The COMPRESS option of SecureFiles enables compression of LOB contents at table or partition level. The level of compression is indicated using the optional MEDIUM and HIGH keywords. If no compression level is specified, MEDIUM is used. There is an overhead associated with compressing the LOB contents, so using a high level of compression may be counterproductive to system performance. The compression in SecureFiles does not affect table compression, and vice versa. The example below compares the space usage of a regular and a compressed SecureFile LOB.

CREATE TABLE nocompress_tab (
  id         NUMBER,
  clob_data  CLOB
) 
LOB(clob_data) STORE AS SECUREFILE nocompress_lob(
  NOCOMPRESS
);

CREATE TABLE compress_tab (
  id         NUMBER,
  clob_data  CLOB
) 
LOB(clob_data) STORE AS SECUREFILE compress_lob (
  COMPRESS HIGH
);

DECLARE
  l_clob CLOB := RPAD('X', 10000, 'X');
BEGIN
  FOR i IN 1 .. 1000 LOOP
    INSERT INTO nocompress_tab VALUES (i, l_clob);
  END LOOP;
  COMMIT;

  FOR i IN 1 .. 1000 LOOP
    INSERT INTO compress_tab VALUES (i, l_clob);
  END LOOP;
  COMMIT;
END;
/

EXEC DBMS_STATS.gather_table_stats(USER, 'nocompress_tab');
EXEC DBMS_STATS.gather_table_stats(USER, 'compress_tab');

COLUMN segment_name FORMAT A30
SELECT segment_name, bytes
FROM   user_segments
WHERE  segment_name IN ('COMPRESS_LOB', 'NOCOMPRESS_LOB');

SEGMENT_NAME                        BYTES
------------------------------ ----------
COMPRESS_LOB                       131072
NOCOMPRESS_LOB                   71565312

2 rows selected.

SQL>

We can see the compressed LOB segment is significantly smaller than the uncompressed segment. The level of space saving depends on the type of data stored in the LOB segement.

The compression mode can be reset using the ALTER TABLE command.

ALTER TABLE compress_tab MODIFY LOB(clob_data) (
  NOCOMPRESS
);

EXEC DBMS_STATS.gather_table_stats(USER, 'compress_tab');

COLUMN segment_name FORMAT A30
SELECT segment_name, bytes
FROM   user_segments
WHERE  segment_name IN ('COMPRESS_LOB', 'NOCOMPRESS_LOB');

SEGMENT_NAME                        BYTES
------------------------------ ----------
COMPRESS_LOB                     76808192
NOCOMPRESS_LOB                   71630848

2 rows selected.

SQL>

LOB Encryption

Ecryption of SecureFile LOBs relies on a wallet, or Hardware Security Model (HSM), to hold the encryption key. The wallet setup is the same as that described for Transparent Data Encryption (TDE) and Tablespace Encryption, so complete that before trying the following examples.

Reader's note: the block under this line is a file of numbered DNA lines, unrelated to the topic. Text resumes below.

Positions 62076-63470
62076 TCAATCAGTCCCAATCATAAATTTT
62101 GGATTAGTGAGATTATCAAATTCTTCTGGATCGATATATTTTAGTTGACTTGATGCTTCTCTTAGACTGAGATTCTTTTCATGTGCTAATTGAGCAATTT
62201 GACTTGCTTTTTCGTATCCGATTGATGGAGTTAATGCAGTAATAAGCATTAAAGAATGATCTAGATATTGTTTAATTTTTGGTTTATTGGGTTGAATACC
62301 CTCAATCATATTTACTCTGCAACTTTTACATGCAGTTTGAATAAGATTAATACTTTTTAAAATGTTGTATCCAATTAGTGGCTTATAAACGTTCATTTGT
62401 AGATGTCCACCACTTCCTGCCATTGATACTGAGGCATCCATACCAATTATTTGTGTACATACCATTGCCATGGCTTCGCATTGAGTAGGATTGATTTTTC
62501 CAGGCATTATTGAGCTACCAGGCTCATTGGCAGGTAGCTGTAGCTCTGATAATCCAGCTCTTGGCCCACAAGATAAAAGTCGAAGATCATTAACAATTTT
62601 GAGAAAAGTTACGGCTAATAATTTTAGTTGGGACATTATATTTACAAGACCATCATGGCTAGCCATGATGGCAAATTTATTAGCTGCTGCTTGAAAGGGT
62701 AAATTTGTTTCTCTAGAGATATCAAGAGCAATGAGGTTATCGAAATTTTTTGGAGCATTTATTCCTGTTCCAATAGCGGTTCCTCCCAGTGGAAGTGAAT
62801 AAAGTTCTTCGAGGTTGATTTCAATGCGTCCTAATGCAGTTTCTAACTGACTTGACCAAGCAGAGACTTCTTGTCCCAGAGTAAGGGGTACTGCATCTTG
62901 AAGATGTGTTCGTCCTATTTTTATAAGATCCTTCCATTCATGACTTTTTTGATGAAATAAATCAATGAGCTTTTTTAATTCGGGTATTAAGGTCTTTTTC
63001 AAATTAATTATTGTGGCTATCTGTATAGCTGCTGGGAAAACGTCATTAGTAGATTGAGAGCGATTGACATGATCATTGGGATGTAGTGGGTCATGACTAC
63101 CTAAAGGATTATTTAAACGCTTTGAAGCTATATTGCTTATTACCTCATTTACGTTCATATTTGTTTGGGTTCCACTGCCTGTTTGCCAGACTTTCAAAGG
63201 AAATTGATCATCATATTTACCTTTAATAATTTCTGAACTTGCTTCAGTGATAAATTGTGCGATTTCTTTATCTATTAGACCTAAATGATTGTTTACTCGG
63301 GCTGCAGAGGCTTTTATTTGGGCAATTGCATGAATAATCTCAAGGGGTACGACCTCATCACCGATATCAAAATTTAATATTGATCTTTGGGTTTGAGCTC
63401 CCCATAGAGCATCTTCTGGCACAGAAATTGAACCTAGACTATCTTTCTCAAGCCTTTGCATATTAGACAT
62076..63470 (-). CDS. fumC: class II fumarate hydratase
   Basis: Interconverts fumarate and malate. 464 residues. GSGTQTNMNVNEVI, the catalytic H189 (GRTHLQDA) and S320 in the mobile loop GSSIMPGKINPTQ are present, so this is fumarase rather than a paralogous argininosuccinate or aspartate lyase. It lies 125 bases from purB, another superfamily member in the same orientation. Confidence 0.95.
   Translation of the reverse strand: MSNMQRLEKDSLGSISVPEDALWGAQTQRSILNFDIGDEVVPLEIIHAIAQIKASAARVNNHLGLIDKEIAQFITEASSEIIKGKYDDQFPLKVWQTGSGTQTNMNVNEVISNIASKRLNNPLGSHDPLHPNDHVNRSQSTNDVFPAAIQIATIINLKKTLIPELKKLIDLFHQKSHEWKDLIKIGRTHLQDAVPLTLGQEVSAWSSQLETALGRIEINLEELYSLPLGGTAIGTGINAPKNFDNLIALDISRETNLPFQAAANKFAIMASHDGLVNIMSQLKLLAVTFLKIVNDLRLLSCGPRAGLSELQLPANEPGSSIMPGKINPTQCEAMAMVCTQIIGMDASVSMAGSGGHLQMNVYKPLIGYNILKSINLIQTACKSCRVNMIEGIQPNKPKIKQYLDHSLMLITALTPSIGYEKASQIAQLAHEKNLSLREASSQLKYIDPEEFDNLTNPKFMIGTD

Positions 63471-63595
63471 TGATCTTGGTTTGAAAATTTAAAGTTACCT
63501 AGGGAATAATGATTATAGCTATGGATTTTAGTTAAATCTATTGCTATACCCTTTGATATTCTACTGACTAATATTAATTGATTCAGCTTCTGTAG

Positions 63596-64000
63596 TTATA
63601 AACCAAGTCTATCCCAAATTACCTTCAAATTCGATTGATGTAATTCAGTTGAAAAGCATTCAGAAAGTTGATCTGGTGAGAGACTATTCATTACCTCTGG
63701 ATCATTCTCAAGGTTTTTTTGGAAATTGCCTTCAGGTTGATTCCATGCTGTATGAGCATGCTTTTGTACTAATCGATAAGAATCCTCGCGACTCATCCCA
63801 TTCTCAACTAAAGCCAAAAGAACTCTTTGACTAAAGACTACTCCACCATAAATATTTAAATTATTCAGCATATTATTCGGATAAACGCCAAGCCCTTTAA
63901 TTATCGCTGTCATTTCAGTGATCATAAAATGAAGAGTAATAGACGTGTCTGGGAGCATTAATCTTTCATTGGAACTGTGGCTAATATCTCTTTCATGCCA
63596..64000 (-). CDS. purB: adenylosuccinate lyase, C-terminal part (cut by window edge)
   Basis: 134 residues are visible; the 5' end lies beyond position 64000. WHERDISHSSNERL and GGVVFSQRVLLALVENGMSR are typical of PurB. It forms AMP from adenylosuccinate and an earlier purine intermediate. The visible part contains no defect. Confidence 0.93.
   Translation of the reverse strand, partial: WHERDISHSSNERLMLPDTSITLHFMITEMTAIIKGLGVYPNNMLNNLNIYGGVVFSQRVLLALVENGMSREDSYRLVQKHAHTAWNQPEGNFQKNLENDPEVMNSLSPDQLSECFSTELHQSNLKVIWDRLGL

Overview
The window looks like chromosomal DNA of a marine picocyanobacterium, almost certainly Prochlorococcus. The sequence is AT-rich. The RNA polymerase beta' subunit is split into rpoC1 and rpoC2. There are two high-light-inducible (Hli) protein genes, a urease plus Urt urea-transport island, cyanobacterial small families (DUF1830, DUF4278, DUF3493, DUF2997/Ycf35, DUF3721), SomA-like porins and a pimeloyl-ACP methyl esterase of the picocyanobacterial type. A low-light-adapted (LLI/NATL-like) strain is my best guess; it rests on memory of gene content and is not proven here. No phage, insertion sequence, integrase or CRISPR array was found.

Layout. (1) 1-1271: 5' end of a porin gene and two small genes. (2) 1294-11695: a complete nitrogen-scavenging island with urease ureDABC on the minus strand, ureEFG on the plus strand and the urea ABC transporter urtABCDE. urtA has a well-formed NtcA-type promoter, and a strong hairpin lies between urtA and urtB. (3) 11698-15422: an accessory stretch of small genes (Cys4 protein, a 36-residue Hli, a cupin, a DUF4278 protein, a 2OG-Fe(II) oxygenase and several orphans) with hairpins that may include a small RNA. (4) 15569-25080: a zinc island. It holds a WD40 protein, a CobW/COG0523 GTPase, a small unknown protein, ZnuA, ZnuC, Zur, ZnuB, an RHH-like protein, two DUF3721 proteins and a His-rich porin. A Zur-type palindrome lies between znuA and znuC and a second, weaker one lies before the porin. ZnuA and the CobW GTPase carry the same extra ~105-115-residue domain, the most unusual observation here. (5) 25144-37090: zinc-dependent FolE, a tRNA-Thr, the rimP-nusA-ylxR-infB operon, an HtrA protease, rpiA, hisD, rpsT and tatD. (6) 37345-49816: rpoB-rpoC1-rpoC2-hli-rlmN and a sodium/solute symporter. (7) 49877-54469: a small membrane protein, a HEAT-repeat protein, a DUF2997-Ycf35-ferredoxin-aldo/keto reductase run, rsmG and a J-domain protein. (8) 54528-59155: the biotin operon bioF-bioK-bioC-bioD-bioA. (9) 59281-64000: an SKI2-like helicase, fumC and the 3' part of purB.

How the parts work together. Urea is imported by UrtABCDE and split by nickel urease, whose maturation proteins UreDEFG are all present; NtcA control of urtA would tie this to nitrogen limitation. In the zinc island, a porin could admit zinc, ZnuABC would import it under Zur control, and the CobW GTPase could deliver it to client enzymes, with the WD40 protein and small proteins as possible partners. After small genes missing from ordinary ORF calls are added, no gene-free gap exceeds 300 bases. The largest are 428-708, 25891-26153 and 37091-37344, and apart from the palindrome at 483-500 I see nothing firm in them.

The ENCRYPT option is available in SecureFiles to perform block-level encryption of LOB contents. An optional USING clause defines which encryption algorithm is used (3DES168, AES128, AES192, or AES256), the default being 'AES192'. The NO SALT option is not available for SecureFile encryption. The encryption is applied on a per-column basis, so it affects all partitions within a LOB. The DECRYPT option is used to explicitly prevent encryption. The example below shows creation of a table with an encrypted SecureFile LOB.

CREATE TABLE encrypt_tab (
  id         NUMBER,
  clob_data  CLOB
) 
LOB(clob_data) STORE AS SECUREFILE encrypt_lob(
  ENCRYPT USING 'AES256'
);

The ALTER TABLE command is used to encrypt or decrypt an existing column. To switch between encryption algorithms you must use the REKEY option.

ALTER TABLE encrypt_tab MODIFY (
  clob_data  CLOB DECRYPT
);

ALTER TABLE encrypt_tab MODIFY (
  clob_data  CLOB ENCRYPT USING '3DES168'
);

ALTER TABLE encrypt_tab REKEY USING 'AES192';

Encryption is not supported by the original import and export utilities or by transportable tablespaces, so data must be transfered using the Data Pump import and export utilities.

LOB Cache and Logging

Both Basicfile and SecureFile LOBs share some basic caching and logging options. The common caching options are: